Vinicius Jr ‘can’t fight racism alone’ in Spain, says African keeper

Rayo Majadahonda were losing 2-1 when Sarr left the pitch in the 83rd minute.

“An ultra in the stands came down and started insulting me,” he explained.

“If it was a youngster – a child at best – maybe I could understand, but here it was, an old man throwing insults.

“As a player who comes to Europe to play, who tries to feed his family back in Africa, it’s just very hurtful.”

Sarr hoped his actions would expose the perpetrator to a wider audience and highlight the racism.

“I didn’t want to be aggressive or violent,” he said.

“I just wanted to find him because I wanted the video to go around [and] be viral on social media, so people could see what is happening.”

The RFEF judged Sarr’s reaction to be “contrary to good sporting order” but said there were “mitigating circumstances” when deciding on the length of his ban because of “justified sufficient provocation, motivated by the racist insults received”.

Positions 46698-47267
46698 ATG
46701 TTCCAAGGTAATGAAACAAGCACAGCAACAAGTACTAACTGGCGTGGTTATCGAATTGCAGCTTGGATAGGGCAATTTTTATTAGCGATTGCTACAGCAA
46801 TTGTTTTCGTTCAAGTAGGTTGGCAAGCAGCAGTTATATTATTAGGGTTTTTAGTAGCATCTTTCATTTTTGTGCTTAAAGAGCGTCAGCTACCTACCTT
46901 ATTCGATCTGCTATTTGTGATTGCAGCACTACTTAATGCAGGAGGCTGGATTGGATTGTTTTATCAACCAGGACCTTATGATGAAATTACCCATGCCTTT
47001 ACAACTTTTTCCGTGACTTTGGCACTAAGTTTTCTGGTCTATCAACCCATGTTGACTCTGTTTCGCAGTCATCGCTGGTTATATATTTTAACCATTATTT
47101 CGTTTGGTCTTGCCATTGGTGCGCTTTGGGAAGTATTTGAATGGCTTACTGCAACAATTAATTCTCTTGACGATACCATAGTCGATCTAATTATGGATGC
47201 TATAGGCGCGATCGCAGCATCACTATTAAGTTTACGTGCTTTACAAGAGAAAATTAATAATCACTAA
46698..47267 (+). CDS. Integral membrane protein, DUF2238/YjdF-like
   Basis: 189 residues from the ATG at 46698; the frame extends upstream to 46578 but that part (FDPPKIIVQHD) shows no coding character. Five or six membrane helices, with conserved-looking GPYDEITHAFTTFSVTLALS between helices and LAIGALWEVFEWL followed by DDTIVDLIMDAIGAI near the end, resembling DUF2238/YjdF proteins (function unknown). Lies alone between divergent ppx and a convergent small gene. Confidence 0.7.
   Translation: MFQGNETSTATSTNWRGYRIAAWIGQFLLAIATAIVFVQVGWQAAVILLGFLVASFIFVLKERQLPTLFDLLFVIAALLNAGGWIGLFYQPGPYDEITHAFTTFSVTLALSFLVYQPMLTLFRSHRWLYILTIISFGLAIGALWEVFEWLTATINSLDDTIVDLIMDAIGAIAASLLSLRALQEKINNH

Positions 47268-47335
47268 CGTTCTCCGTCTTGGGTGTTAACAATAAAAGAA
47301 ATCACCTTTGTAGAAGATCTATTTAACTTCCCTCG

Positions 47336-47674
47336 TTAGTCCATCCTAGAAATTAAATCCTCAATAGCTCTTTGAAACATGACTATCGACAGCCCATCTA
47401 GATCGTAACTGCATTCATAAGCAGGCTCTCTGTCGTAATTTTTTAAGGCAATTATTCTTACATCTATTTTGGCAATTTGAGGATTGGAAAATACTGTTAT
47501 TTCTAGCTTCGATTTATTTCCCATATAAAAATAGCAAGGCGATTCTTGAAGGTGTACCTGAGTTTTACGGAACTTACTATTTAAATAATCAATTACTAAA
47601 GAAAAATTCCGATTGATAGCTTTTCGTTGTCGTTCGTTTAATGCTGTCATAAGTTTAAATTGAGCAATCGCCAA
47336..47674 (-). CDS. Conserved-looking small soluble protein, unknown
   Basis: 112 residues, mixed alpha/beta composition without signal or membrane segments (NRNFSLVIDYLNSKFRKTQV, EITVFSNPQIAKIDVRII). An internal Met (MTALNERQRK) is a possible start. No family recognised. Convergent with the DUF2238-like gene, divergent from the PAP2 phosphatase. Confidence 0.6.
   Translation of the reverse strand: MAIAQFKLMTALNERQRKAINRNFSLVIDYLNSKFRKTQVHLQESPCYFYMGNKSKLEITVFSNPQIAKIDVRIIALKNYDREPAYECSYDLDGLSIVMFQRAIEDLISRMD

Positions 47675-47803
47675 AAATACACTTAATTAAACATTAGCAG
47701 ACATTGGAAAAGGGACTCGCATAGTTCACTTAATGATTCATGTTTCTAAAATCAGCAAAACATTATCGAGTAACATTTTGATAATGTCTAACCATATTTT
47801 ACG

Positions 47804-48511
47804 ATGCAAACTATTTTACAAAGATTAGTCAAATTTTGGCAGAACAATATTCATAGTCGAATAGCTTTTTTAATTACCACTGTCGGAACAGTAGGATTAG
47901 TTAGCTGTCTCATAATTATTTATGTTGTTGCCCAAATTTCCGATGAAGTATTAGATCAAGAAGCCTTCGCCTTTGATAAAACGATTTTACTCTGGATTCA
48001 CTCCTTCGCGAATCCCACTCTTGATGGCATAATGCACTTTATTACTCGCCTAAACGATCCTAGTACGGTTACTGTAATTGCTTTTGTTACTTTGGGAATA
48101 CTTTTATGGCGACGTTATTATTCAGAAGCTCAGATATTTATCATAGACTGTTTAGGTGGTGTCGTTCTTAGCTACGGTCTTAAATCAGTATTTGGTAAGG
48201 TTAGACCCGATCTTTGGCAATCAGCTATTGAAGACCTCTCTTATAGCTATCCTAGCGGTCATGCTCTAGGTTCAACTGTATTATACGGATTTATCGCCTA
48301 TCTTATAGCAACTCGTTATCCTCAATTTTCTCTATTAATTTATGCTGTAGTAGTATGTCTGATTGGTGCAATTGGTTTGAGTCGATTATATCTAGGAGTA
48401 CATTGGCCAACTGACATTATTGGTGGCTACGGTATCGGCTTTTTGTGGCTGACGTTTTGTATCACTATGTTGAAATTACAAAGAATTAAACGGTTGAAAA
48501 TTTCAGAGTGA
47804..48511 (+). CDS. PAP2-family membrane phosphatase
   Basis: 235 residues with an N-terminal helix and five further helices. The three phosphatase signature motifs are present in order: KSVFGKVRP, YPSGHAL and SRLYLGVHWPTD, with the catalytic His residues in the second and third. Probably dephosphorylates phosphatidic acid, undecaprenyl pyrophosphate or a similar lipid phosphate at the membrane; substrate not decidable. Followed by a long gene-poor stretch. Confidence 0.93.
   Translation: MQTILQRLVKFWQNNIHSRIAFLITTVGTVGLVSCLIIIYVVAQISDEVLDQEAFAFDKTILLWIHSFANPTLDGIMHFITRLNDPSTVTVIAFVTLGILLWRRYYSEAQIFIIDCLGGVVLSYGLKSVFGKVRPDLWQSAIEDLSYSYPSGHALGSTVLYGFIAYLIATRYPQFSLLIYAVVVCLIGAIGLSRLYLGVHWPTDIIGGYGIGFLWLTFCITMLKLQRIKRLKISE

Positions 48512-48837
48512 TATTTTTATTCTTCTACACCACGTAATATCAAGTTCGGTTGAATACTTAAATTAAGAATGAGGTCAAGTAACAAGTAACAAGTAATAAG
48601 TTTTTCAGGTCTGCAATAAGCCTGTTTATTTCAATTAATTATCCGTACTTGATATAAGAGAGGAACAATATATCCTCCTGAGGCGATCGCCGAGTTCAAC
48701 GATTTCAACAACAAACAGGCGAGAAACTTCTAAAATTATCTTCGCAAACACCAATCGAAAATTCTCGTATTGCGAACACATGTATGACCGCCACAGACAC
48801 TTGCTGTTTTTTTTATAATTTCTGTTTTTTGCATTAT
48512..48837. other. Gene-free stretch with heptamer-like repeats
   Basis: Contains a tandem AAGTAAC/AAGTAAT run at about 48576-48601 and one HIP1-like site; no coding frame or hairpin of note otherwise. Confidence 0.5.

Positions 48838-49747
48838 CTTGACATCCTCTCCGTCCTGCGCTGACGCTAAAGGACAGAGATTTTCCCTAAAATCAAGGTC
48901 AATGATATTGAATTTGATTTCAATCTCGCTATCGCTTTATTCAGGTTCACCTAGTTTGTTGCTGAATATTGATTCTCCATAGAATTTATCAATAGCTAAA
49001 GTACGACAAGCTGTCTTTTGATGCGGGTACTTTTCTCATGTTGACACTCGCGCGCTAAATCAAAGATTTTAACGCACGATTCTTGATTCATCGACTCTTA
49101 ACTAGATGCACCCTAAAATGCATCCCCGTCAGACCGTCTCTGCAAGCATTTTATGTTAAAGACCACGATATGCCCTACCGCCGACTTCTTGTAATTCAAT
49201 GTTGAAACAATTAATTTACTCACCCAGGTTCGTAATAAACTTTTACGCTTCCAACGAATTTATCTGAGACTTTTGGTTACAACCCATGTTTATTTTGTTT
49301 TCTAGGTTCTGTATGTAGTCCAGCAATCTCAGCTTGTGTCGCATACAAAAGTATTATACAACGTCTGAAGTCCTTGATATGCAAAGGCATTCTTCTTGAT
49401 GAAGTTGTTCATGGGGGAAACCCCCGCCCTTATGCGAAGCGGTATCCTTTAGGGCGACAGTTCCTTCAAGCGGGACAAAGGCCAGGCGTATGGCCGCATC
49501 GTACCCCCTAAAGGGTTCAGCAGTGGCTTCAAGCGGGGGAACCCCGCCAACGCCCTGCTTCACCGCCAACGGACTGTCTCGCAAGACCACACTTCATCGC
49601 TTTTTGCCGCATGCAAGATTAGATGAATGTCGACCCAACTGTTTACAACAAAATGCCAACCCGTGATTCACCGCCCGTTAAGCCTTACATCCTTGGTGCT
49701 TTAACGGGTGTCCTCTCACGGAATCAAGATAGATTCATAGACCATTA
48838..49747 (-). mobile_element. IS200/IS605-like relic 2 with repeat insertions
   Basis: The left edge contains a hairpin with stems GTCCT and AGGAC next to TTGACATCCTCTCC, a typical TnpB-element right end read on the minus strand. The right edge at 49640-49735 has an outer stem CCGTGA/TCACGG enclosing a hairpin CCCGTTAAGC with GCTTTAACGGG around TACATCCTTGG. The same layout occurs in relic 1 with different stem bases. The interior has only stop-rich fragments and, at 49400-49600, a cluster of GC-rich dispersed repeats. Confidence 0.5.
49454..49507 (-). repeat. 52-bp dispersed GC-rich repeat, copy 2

Sestao were ordered to play two home games behind closed doors and were fined 6,001 euros ($6,440, £5,140) for “failing to act diligently or co-operate in the repression of violent, racist, xenophobic or intolerant behaviour”.

Sarr says he has previously experienced racism playing in Spain but this abuse was on a different level.

“Two years ago, a fan in the stand was making gestures but at the time it made me laugh.

“This time I just couldn’t cope with it because it was just pure racism. It’s the first time in my life I can really say I’ve been the victim.”

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